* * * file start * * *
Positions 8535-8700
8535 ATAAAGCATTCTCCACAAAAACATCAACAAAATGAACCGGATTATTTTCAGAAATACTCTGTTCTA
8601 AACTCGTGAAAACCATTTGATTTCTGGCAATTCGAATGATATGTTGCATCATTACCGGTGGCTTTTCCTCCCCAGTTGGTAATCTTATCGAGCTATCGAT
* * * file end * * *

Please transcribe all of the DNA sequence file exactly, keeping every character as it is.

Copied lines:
Positions 8535-8700
8535 ATAAAGCATTCTCCACAAAAACATCAACAAAATGAACCGGATTATTTTCAGAAATACTCTGTTCTA
8601 AACTCGTGAAAACCATTTGATTTCTGGCAATTCGAATGATATGTTGCATCATTACCGGTGGCTTTTCCTCCCCAGTTGGTAATCTTATCGAGCTATCGAT